It was reported that the EU had rejected the agreements proposed by the United Kingdom because they were not within the framework of their negotiating mandate. Neither the political declaration between the UK and the EU nor the draft EU text for a new partnership agreement with the UK explicitly identifies asylum, unaccompanied children or readmissions as areas for future agreements or cooperations. They will also apply during the transitional period of the WITHDRAWAL agreement for the UK, as most EU laws will continue to apply to the UK during this period, which expires at the end of the year. The Dublin regime was originally introduced by the Dublin Convention, signed in Dublin (Ireland) on 15 June 1990 and came into force on 1 October 1997 for the first twelve signatories (Belgium, Denmark, France, Germany, Greece, Ireland, Italy, Luxembourg, the Netherlands, Portugal, Spain and the United Kingdom), and on 1 January 1998 for Finland.  While the agreement was only open to accession by the Member States of the European Communities, Norway and Iceland, non-member countries, reached an agreement with the EC in 2001 on the application of the provisions of the Convention on their territory.  Activists want the UK government to amend national legislation to fill gaps left by the Dublin Regulation (at least if it is not part of an agreement similar to that of a non-member state). The aim is to ensure that from the end of the year, asylum seekers in Europe do not lose a safe and legal way to reintegrate with their relatives in the UK. Read more: www.proasyl.de/hintergrund/praxishinweise-zur-aktuellen-aussetzung-von-dublin-ueberstellungen-und-ueberstellungsfristen/ The UK has proposed a readmission agreement between the UK and the EU. Both sides would agree to accept the return of citizens and certain categories of illegal foreign nationals to the territory of the other region. The Labour politician accused Boris Johnson of making political statements that did not correspond to the reality of what the government is trying to negotiate.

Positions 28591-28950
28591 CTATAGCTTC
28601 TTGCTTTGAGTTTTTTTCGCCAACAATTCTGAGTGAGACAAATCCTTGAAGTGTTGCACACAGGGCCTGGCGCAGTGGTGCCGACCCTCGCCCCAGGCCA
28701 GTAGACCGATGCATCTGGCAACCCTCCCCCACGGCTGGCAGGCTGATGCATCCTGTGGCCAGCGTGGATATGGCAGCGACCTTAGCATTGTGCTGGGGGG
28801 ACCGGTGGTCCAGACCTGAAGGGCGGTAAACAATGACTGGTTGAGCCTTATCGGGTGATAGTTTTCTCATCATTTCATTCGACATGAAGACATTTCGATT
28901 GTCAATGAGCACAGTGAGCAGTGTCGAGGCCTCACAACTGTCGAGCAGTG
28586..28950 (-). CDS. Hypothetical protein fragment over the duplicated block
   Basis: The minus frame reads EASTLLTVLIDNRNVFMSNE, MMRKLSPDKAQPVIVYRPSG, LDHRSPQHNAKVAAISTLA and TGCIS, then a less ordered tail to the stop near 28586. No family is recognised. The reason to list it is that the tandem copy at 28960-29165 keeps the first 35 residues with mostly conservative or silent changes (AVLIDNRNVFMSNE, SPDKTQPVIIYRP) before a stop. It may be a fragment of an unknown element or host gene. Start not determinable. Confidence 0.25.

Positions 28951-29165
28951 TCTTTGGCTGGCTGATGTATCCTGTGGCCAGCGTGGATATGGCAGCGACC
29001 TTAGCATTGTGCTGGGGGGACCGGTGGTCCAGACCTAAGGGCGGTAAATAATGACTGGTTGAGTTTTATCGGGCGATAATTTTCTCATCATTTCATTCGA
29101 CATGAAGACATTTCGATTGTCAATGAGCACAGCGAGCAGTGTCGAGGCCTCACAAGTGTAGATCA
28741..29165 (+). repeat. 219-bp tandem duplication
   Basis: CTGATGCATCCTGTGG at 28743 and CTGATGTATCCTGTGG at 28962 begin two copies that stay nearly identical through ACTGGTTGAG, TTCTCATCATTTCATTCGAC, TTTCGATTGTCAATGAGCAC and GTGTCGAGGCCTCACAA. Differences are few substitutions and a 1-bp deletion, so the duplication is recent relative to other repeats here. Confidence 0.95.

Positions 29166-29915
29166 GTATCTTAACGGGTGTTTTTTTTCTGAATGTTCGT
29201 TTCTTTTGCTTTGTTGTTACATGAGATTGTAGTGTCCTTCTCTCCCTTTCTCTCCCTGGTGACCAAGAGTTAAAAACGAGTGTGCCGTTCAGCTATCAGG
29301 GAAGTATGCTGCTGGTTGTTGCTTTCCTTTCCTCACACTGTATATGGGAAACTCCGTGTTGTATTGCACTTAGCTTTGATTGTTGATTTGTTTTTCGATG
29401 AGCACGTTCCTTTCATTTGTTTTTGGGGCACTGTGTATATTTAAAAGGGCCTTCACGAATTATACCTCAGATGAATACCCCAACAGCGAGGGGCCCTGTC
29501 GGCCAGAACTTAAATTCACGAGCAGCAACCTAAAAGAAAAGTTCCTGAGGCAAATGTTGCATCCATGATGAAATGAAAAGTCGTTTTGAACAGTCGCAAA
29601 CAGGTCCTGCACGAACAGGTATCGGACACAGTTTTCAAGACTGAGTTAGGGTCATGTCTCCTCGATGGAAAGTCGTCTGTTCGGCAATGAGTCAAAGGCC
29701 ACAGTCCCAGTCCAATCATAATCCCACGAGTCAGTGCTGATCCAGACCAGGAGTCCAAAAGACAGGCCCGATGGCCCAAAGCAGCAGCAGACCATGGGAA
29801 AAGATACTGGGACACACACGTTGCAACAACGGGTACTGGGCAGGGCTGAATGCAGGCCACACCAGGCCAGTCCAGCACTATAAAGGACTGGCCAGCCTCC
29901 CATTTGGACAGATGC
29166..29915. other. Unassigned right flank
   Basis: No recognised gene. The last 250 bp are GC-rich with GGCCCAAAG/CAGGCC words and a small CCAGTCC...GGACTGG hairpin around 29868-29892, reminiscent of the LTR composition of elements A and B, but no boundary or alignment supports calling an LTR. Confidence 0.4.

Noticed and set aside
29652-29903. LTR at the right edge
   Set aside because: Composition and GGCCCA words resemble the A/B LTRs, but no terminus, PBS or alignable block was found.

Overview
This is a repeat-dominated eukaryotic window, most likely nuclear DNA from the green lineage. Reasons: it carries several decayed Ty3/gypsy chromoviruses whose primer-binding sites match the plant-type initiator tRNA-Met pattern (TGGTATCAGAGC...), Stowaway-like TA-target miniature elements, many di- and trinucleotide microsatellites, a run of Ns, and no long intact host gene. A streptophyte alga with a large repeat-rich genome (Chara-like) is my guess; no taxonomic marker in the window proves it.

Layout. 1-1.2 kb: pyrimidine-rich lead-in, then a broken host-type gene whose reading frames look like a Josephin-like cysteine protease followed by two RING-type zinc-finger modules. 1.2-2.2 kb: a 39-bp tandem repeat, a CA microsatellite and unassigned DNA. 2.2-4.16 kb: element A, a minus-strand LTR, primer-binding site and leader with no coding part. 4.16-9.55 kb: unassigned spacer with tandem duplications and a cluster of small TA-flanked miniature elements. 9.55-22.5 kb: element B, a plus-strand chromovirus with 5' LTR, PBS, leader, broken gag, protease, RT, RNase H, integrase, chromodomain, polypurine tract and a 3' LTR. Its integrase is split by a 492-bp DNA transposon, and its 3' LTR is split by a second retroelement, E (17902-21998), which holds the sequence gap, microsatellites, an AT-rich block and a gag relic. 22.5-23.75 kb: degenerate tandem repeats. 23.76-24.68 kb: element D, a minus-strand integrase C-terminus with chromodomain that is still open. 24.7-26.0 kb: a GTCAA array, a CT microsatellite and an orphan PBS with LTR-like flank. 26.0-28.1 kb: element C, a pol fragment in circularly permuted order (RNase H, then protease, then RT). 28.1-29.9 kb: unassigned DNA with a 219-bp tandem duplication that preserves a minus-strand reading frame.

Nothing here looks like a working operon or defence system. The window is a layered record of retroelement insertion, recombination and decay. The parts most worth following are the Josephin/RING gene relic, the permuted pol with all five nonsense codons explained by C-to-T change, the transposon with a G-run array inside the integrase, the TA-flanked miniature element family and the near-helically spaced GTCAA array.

“Politically, [the Prime Minister] says we will have British laws to take back control, but in private they will retaliate Dublin or have some sort of agreement with the EU.” The government has said it could pursue bilateral agreements with some member states if it fails to reach EU-wide agreements. However, some experts have indicated that bilateral agreements could be limited by the EU`s exclusive competences. It proposed a more limited agreement to allow the transfer of unaccompanied children from asylum seekers to family members in the UK/EU. But campaigners say the proposals are insufficient and that it seems unlikely to reach an agreement before the end of the transition period. Recent government statements have expressed confidence that the ability to negotiate new return agreements will strengthen the UK`s ability to return asylum seekers to other European countries, although some outside commentators have a different view.